Before I say another word, here is a Rasmussen link showing that 52 percent of those polled approved of President Barack Obama’s loosening of federal funding restrictions on embryonic stem cell research here (Rasmussen trends conservative, so that number is likely to be higher), with embryonic stem cell research enjoying the majority of public support in 2007 here, with even most Republicans supporting it in 2005, as noted here.
So basically, there really shouldn’t be much more to say about this (at least, you would think so, though I certainly respect someone’s right to dissent on this matter). However, you can leave it to PA’s former Senator Man-On-Dog to wax indignant over it, as follows…
Thanks to both high-resolution fetal ultrasounds and the recent debate over partial-birth abortions, opinion polls now reflect a pro-life shift, most especially among our youth.I don’t know how exactly that ties into the statistics I linked to above, but the facts have never let our former PA senator from Northern Virginia obstruct his talking points before, so why should he let that happen now?
Little Ricky also tells us…
But are any treatments with embryonic stem cells being used today? No.Gee, I don’t know how to break the news to former Senator "Eye Of Mordor," but this story tells us the following…
Are there any anticipated in the near future? No.
A human embryonic stem cell therapy initially developed at UC Irvine will become the first in the world to be tested in humans, following approval by the U.S. Food and Drug Administration.Santorum also tells us…
The Geron Corp. of Menlo Park refined the drug and will test the safety of it in a small number of people with (sp) acute spinal cord injuries, the company says in a news release. The company filed the application seeking approval of the drug, which is known as GRNOPC1.
Geron is building on work by Hans Keirstead and Gabriel Nistor, a pair of UCI neuroscientists who caused a sensation in science circles when they found a way to temporarily restore limited movement in paralyzed rats. (Animation of the basic research.)
Are there adult stem-cell therapies being used today? Yes.He’s actually correct about that (shockingly enough); he’s referring to replacing the cells in bone marrow that are destroyed by certain types of chemotherapy. However, that is the only “adult stem-cell therapy” that I have been able to determine to this point.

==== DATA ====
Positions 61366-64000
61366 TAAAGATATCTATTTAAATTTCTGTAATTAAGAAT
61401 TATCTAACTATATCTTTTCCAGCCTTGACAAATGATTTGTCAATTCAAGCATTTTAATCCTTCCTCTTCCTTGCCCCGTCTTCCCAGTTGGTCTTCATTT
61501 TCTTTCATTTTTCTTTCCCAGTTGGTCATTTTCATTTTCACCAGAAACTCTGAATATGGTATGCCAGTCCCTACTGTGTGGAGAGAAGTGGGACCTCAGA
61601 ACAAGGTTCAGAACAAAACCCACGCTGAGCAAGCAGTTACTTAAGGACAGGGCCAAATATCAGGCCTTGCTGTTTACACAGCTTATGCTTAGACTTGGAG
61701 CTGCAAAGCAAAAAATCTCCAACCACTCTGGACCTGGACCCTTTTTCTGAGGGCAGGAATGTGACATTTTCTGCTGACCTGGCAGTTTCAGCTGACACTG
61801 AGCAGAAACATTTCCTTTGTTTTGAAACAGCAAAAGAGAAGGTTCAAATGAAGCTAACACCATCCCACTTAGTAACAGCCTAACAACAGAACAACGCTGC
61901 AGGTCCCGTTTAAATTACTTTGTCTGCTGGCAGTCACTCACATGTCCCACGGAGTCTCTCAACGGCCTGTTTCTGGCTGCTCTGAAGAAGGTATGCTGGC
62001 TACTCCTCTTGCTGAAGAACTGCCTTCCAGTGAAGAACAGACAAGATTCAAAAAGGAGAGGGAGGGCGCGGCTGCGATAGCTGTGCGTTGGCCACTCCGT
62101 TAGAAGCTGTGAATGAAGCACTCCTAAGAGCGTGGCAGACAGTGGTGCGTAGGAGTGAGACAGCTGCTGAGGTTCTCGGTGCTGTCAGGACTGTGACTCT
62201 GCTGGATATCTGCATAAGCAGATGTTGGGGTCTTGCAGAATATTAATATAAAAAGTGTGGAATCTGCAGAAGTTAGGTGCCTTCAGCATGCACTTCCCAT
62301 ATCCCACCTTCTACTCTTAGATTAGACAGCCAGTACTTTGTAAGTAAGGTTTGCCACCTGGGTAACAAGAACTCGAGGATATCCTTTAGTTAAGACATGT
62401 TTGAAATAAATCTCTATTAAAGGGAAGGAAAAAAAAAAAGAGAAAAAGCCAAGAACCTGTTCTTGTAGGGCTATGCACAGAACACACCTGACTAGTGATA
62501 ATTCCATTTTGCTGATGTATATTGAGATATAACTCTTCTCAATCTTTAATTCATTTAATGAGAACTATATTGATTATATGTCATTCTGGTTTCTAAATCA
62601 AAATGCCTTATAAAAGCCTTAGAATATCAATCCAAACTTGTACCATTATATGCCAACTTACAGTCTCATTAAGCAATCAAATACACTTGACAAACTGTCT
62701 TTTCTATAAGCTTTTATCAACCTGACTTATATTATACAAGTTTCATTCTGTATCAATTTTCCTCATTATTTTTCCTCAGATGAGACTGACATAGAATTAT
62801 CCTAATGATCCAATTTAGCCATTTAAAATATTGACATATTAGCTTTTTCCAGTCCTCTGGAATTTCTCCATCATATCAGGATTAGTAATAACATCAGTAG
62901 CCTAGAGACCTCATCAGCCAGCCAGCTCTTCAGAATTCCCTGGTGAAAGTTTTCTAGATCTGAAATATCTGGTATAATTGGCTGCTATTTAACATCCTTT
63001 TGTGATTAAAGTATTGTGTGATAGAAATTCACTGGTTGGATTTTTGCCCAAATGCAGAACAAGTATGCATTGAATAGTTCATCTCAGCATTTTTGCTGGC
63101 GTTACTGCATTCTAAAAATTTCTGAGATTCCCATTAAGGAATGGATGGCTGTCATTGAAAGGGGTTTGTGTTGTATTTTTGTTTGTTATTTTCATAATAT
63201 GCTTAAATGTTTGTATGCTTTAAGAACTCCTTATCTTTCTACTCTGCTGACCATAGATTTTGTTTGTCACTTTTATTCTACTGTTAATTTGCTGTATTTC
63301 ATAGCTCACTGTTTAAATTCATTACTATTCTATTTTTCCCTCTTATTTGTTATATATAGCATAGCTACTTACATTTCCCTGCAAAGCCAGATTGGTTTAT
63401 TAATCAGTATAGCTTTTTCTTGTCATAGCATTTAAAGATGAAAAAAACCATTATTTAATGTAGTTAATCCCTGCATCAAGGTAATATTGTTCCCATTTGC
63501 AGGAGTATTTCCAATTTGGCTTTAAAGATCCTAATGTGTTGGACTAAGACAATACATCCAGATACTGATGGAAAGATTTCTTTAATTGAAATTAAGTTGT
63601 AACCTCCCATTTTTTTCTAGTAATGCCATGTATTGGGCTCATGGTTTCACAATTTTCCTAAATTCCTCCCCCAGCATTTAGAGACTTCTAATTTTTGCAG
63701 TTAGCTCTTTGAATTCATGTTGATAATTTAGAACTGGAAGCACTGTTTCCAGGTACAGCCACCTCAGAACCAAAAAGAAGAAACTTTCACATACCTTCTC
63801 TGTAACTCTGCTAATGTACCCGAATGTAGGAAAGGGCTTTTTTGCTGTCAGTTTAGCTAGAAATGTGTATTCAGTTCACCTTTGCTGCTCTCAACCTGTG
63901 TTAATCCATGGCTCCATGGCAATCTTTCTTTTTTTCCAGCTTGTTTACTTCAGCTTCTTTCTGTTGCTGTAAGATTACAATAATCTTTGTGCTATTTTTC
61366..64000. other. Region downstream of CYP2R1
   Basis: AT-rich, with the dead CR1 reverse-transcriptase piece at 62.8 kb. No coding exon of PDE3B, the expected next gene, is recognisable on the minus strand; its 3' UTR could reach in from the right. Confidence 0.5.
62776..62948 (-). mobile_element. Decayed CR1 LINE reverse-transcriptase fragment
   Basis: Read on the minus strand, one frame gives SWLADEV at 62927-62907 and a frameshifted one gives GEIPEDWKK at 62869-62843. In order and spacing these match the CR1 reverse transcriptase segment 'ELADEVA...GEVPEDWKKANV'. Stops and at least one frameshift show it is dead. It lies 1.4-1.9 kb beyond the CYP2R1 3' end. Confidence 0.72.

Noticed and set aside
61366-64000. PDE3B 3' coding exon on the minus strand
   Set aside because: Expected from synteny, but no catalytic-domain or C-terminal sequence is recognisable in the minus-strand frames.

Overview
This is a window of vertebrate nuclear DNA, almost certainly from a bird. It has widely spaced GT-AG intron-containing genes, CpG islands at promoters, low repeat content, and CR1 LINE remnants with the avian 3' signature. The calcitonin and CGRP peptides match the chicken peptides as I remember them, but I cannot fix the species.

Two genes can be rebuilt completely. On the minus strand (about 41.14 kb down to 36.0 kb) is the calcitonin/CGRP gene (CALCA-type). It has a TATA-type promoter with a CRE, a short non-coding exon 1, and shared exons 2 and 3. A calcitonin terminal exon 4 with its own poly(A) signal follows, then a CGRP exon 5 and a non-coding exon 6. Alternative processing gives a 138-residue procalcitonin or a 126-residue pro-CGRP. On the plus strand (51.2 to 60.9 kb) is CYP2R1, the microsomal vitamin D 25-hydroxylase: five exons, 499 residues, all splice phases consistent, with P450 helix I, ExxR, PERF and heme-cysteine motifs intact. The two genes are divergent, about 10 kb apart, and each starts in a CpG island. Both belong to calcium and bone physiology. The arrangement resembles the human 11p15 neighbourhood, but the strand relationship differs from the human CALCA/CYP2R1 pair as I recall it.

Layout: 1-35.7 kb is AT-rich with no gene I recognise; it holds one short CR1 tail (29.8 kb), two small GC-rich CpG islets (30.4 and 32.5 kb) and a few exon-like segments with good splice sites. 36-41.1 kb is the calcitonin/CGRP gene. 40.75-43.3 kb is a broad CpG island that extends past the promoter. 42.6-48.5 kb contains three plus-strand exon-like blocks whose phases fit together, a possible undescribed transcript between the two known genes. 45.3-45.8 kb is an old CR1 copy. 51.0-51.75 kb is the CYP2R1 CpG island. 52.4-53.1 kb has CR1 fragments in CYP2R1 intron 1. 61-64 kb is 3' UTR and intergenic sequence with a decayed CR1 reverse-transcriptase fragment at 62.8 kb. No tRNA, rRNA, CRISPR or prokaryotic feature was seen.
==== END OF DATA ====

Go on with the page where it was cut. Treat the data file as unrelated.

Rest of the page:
For more information on this, here is a map showing which countries of the world have progressed concerning stem cell development and which have not (the U.S. policy is considered “flexible,” and curiously, we have not banned human reproductive cloning as of yet).
Also, this takes you to a pretty thorough discussion of Somatic Cell Nuclear Transfer, which is creating a cloned embryo to harvest cells from it, along with a very thorough ethical discussion that asks, among other things, why we can’t harvest from a blastocyst (as some see it) when we can harvest from a corpse (shouldn’t both stages of humanity, if you will, receive the same respect)?
In addition, this prior post tells you how far ahead of us EU scientists are by now in the science of embryonic stem cell research, and finally, this tells you about Shelbie and Jeff Oppenheimer, who live with ALS, one of the diseases for which a cure is being sought through stem cell research.
And one more thing: I just DARE Little Ricky to go after Nancy Reagan on this (here).
Update: Nice to see that Santorum knows as much about the economy as he does about science (here).